San Diego, Calif.
You say A.J. Feeley crumbled under pressure when in fact he played better as the season went along. Feeley was 3-6 as a starter and all of those wins happened after the midpoint of the season. While he had his shortcomings, his touchdowns-to-interceptions ratio was better later in the season.
TOP 10 PROSPECTS
Looks like Mark Clayton is just going to have to surprise NFL people like he did for people who watched Oklahoma football. I have no problem that Mark's not in your top 10. He's just going to make whoever drafts him very happy.
Fort Worth, Texas
I just read your article about Mike Williams being at the top of the heap as far as talent goes for this year's draft. I also saw where you listed the top 10 prospects "based on everything they've shown since the 2004 college season ended." How does Arkansas' Matt Jones not get mentioned in the top 10?
Grand Forks, N.D.
While Jones has had superb workouts leading up to the draft, he's still not polished as a receiver or tight end. At this point, the former Razorbacks quarterback still has to grow into his new position – that keeps him out of the top 10 prospects.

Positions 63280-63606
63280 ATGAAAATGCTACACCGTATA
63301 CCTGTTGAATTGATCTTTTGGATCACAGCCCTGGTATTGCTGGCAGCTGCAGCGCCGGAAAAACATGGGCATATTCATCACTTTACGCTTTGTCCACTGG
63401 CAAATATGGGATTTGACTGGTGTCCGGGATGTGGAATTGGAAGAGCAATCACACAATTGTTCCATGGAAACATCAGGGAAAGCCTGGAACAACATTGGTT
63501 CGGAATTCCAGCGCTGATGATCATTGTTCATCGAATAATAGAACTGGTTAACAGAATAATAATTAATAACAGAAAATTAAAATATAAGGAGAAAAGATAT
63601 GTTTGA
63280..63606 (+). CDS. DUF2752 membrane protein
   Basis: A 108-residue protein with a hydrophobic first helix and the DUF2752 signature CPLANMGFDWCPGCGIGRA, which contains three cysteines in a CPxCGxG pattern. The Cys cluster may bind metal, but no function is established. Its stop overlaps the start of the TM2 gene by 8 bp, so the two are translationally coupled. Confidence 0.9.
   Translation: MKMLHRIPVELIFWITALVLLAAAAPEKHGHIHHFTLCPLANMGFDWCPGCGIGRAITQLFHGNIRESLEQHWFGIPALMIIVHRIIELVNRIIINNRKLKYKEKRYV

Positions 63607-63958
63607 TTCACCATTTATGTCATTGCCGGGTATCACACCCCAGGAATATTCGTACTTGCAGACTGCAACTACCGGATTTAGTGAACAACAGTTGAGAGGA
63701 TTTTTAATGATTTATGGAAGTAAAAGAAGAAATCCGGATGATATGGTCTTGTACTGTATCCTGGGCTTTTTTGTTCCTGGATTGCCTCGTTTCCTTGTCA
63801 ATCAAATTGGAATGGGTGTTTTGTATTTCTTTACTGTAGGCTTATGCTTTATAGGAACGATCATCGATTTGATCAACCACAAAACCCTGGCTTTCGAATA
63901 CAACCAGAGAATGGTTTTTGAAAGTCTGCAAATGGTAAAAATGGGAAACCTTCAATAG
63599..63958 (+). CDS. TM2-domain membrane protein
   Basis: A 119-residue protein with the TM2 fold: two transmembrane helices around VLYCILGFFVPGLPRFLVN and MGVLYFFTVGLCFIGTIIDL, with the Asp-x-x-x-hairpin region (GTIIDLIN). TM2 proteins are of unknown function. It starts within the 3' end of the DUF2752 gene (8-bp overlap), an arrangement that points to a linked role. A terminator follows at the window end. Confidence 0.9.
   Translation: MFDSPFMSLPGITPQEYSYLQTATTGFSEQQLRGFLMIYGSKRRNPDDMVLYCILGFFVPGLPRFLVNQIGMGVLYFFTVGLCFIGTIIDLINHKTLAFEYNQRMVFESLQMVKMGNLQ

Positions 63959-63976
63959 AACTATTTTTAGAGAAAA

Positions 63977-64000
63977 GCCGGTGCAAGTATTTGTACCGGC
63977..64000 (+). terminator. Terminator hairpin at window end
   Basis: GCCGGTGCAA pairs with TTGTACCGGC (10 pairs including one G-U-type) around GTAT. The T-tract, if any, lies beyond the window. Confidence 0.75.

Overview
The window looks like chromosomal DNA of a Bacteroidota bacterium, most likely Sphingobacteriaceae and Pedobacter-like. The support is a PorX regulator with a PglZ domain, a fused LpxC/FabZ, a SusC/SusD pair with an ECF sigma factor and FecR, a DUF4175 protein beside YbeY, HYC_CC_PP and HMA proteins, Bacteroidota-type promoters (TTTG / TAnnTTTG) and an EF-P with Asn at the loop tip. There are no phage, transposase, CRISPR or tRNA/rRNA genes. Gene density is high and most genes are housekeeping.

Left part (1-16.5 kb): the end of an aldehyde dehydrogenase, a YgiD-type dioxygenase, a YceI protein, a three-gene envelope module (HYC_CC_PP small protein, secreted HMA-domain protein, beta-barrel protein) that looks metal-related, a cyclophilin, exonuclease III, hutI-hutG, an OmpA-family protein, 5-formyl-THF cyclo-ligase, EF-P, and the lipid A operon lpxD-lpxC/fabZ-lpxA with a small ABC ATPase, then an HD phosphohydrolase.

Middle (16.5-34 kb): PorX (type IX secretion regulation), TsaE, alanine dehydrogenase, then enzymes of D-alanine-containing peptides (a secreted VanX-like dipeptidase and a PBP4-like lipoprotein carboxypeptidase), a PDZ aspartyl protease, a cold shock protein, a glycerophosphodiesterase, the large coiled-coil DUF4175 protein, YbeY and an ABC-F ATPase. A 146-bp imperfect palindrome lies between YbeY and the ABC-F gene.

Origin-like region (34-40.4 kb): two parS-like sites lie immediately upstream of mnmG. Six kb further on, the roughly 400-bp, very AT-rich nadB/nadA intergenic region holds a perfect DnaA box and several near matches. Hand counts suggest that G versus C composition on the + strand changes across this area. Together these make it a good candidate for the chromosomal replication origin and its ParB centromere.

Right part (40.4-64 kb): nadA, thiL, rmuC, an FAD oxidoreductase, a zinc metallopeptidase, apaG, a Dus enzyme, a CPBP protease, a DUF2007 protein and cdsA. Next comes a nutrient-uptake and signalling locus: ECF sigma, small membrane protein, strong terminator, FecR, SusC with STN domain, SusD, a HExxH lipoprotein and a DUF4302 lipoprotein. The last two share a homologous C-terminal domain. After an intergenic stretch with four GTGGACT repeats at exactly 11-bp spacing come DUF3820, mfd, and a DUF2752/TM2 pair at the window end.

I agree with you on Mike Williams. I think that he will be a good but not great every-down player. But I think he will be a monster in the red zone – he'll turn five to 10 field goals into touchdown each year.
How can you rank Mike Williams so high when he cannot outrun many linemen?
Maybe you emphasized too much offense in your top 10. Alex Smith may be the second best quarterback in the draft, but he shouldn't be in the top 10. Neither should Cedric Benson. One player that should be in there is definitely Maryland linebacker Shawne Merriman.
I just read the top-10 picks for the upcoming graft. For every good thing you mentioned about a player, you followed it with a negative.
No player comes out of college without flaws.
I am a person of above-average intelligence, but I am not a genius. I am also 64, with declining capacities. I just took one of the web versions of the Wonderlic test and scored 100 percent with ease. It is much easier than the SAT or GRE. I am therefore surprised to see words like "very smart" for football players who score 40 out of 50 on this test.